Statements and Speeches

WASHINGTON – Today, Sen. Tom Carper (D-Del.), ranking member of the Senate Environment & Public Works Subcommittee on Clean Air and Nuclear Safety, released the following statement regarding the subcommittee’s hearing on “Legal Implications of the Clean Power Plan.”

“I was born in Beckley, West Virginia and have spent most of my adult life in Delaware. As a native of a small town supported by coal mining, and now as a senator representing the lowest-lying state in the nation, I have a unique perspective on the balance that we must strike to make environmental regulations work for each state. For those of us from states that are already being impacted by climate change, the EPA’s Clean Power Plan to regulate our nation’s largest sources of carbon pollution is essential. Many states, such as Maryland and my home state of Delaware, have already taken action to reduce local power plant emissions. However, we need all states to do their fair share to protect the air we breathe and stem the tide of climate change. And in order for these standards to be effective, EPA must ensure that all 50 states are capable of complying with these standards.

“To date, the EPA has conducted an unprecedented level of outreach to state and local governments, utilities, and businesses in order to craft a compliance plan that works for each state. Under the Clean Power Plan, states can create their own plan for meeting their targets in a number of ways, including by increasing renewable energy such as wind and solar, and increasing the efficiency of their electrical grid. Unfortunately, since the day the EPA proposed the Clean Power Plan, it has been criticized as being outside the agency’s authority under the Clean Air Act and the U.S. Constitution. I believe these claims are without basis in fact.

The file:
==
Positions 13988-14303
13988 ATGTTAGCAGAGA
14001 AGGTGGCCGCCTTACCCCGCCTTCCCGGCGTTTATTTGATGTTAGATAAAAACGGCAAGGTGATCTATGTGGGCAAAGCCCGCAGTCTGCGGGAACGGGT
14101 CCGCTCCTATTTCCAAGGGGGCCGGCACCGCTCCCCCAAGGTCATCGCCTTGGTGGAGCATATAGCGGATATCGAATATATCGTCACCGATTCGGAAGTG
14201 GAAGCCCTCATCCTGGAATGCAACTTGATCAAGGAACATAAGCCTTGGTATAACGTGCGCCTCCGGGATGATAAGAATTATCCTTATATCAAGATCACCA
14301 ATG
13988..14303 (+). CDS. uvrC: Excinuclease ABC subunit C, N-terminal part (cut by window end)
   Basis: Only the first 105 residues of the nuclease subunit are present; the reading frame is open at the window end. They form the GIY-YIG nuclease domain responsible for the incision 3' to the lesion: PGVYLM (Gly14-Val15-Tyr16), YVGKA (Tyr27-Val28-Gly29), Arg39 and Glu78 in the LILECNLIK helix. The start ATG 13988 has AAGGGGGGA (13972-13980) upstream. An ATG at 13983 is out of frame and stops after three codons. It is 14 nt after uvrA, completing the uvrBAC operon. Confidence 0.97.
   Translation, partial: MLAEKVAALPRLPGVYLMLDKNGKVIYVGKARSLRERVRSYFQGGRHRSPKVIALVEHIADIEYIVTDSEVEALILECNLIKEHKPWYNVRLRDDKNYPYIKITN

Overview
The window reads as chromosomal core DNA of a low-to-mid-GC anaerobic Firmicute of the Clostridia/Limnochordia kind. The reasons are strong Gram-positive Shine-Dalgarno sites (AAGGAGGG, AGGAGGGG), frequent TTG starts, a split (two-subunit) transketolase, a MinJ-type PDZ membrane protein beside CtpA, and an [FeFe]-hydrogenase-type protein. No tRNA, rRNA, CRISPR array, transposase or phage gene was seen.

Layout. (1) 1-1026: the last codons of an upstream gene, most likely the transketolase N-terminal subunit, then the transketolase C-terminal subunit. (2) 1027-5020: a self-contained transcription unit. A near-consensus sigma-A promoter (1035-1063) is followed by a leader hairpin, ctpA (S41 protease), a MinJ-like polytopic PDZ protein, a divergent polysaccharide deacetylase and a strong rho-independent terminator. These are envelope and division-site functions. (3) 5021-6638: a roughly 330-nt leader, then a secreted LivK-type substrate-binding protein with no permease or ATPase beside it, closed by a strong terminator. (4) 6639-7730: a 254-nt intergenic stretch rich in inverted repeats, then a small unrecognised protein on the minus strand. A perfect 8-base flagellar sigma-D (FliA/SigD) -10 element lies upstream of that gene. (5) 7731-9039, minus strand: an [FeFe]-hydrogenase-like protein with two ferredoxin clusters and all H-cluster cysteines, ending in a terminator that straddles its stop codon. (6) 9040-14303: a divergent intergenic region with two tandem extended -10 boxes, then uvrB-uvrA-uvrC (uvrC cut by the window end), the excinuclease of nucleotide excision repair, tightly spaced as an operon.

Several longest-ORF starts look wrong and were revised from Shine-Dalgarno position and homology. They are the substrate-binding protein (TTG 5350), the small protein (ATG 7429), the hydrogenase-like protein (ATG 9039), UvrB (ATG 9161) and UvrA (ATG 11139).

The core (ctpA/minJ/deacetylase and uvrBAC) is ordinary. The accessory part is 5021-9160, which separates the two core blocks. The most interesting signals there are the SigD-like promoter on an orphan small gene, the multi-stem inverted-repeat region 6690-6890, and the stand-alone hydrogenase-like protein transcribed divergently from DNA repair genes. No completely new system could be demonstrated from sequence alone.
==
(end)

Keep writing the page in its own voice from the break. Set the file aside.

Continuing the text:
“In 2006, 10 states actually sued the EPA to force it to regulate carbon pollution from power plants. Since then, the U.S. Supreme Court has ruled three times in support of EPA’s legal authority to control carbon pollution under existing law. In 2007, the Supreme Court confirmed in Massachusetts v. EPA that, as passed by Congress, the Clean Air Act gave the EPA the authority to regulate carbon pollution.

“The legal precedent for the Clean Power Plan is clear. Attempts by Congress and other parties to challenge its legality are essentially an attempt to delay implementation of the plan. As we have seen in the past, litigation over carbon pollution regulations has the potential to be stuck in the courts for several years. The longer we wait to reduce our carbon output, the more severe, and perhaps irreversible, the effects of climate change will become. Meanwhile, public health and our economy will continue to be endangered by more frequent storms, intense droughts, and sea-level rise.

“I am committed to making sure Congress does all it can to support the implementation of the Clean Power Plan, and I look forward to hearing from our witnesses today about our progress in doing so. Thank you.”